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Statement by the Prime Minister [letter to Premiers and Chief Ministers about Mabo issue]

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I have today written to the Premiers and Chief Ministers informing them of how the Commonwealth is proceeding on the Mabo issue.

We are proposing Commonwealth legislation which will provide the framework for certainty in land management and a just and workable approach towards native title. I have invited the Premiers and Chief Ministers to co-operate. A complementary Commonwealth - State approach remains our preferred


I am prepared to consult on the proposed legislation bilaterally with Premiers/Chief Ministers who have accepted the fundamental premises that native title is a reality which must be recognised, identified and dealt with justly, and that the objective is a national approach, not fragmentation across the country. Consultation will also continue at officials level.







1 8 JUN 1993

M y dear Premier

Since our discussions at COAG, I have naturally given thought to how we should proceed on the Mabo issue.

It has long been clear — and I think that there is no disagreement about this — that legislation will be required to deliver certainty and fairness in terms of land management.

It remains my firm view that the resolution of the Mabo issue is a national imperative and that we should be striving for a coherent approach across Australia. Thus I favour a legislative approach which integrates State and Territory responsibilities for land management with Commonwealth

responsibilities for setting a framework of standards and principles. You will recall that the various documents which were put on the table at COAG referred to a "national" legislative framework and that, in the final event, I referred explicitly to Commonwealth legislation.

Accordingly, the Commonwealth will now focus on developing draft legislation, while continuing to address the wider Mabo issues. Notwithstanding some of the obviously strong disagreements at Melbourne, we will be taking into account views expressed — and progress

made there.

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We will fulfil our responsibilities to set a framework which recognises the need for just treatment of native title, workable ways of managing land throughout Australia, and the wellbeing of the economy.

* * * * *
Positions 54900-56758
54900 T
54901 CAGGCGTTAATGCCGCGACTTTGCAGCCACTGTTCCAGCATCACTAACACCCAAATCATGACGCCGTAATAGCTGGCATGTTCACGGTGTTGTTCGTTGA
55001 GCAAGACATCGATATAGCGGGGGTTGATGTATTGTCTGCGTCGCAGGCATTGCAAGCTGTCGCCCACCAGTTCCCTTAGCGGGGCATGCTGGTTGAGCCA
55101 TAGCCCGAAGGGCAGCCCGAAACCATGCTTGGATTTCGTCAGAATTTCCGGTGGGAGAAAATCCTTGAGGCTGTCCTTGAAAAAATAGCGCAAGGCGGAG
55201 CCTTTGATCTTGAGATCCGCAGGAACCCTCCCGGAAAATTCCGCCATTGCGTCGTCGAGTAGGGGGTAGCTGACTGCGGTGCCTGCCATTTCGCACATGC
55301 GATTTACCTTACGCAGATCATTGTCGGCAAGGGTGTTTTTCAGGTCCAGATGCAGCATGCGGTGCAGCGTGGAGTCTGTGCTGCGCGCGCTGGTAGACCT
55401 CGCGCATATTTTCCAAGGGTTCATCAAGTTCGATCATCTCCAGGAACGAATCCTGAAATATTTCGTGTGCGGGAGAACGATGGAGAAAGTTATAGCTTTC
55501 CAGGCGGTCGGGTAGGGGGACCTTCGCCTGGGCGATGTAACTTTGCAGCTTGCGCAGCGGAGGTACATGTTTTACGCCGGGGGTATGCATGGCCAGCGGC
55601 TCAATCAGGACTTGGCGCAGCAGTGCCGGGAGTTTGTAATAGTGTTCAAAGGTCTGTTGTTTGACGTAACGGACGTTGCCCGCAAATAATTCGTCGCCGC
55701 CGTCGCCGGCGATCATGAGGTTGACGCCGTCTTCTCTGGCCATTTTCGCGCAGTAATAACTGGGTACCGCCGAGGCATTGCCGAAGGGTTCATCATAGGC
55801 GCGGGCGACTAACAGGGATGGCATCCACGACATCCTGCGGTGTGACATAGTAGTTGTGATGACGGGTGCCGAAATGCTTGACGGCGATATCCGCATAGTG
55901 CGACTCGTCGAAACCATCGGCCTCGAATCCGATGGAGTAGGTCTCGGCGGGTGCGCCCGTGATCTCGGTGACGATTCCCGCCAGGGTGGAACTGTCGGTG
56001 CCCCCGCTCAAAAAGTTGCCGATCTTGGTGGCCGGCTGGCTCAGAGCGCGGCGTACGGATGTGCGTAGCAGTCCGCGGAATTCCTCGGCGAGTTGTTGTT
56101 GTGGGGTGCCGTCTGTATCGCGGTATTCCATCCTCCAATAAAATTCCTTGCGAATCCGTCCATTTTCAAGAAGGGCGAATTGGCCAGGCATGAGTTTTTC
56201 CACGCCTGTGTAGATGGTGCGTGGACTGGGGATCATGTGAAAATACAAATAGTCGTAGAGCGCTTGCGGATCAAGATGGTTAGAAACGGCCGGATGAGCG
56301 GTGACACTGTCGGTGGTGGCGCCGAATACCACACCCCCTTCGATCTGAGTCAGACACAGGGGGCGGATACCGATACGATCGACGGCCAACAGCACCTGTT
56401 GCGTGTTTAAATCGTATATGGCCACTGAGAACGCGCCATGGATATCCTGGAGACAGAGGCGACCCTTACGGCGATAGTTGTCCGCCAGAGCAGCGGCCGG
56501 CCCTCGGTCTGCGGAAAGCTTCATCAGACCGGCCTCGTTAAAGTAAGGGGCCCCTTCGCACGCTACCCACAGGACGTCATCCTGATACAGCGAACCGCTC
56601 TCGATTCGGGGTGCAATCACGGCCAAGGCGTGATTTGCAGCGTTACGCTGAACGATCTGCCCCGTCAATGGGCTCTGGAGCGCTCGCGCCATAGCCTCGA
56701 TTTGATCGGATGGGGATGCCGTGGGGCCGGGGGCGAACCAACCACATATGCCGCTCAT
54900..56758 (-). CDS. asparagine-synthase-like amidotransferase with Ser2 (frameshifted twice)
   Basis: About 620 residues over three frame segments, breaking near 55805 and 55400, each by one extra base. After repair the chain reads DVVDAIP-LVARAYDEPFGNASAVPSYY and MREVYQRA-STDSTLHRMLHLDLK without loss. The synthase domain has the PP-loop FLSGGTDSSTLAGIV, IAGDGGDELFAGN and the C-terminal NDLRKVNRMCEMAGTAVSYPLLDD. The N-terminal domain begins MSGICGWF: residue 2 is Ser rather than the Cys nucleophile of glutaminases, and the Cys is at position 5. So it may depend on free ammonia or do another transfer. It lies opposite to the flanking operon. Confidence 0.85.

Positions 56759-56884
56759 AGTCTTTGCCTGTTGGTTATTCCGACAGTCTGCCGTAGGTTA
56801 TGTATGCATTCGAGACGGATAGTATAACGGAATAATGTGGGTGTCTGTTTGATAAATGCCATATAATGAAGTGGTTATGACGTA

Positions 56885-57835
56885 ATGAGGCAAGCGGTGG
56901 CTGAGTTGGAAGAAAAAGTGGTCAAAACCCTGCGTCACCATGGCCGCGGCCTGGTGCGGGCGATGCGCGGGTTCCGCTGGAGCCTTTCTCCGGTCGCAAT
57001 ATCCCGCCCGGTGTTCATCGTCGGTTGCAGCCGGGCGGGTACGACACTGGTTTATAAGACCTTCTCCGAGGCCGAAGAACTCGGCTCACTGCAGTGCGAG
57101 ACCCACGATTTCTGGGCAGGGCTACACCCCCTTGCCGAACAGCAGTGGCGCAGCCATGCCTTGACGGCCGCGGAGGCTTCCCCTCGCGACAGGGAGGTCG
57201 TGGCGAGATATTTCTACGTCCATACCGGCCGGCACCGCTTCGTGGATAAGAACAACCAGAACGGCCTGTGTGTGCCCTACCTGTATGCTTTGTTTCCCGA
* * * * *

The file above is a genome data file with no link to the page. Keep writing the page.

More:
But we continue to seek, if possible, a complementary approach with the States and Territories. State and Territory law, processes and institutions would apply if they measure up to the requirements established in the Commonwealth bill.

In essence, the following are the main matters the Bill will cover

recognition, protection and appropriate ways of dealing with native title

provisions to facilitate the validation of existing grants

principles or bench marks for future dealings in land which impact on native title

establishment of Tribunals for the registration of claims, and for their determination

parameters in relation to compensation.

I am prepared to consult on the proposed legislation. My preferred outcome is to achieve a solid package, in co—operation. By the same token, individual jurisdictions will do the national interest no service with attempts to go it alone.

Suggestions have been made for a further discussion at the Premiers' Conference in early July. I think it is hard to judge at this stage whether it would be fruitful to list the item on the conference agenda.

I have asked Commonwealth officials to meet with State counterparts to see what common ground can be reached and to help inform the preparation of our draft bill.

I am myself prepared to talk bilaterally to Premiers/Chief Ministers over the next couple of weeks provided the fundamental premises are accepted that

native title is a reality which must be recognised, identified and dealt with justly; and

the objective is a national approach, not fragmentation of the approach across the country.

We can then, I suggest, judge closer to the event whether it would be useful to aim forafurther formal discussion of Mabo. ^ 1Yours sincerely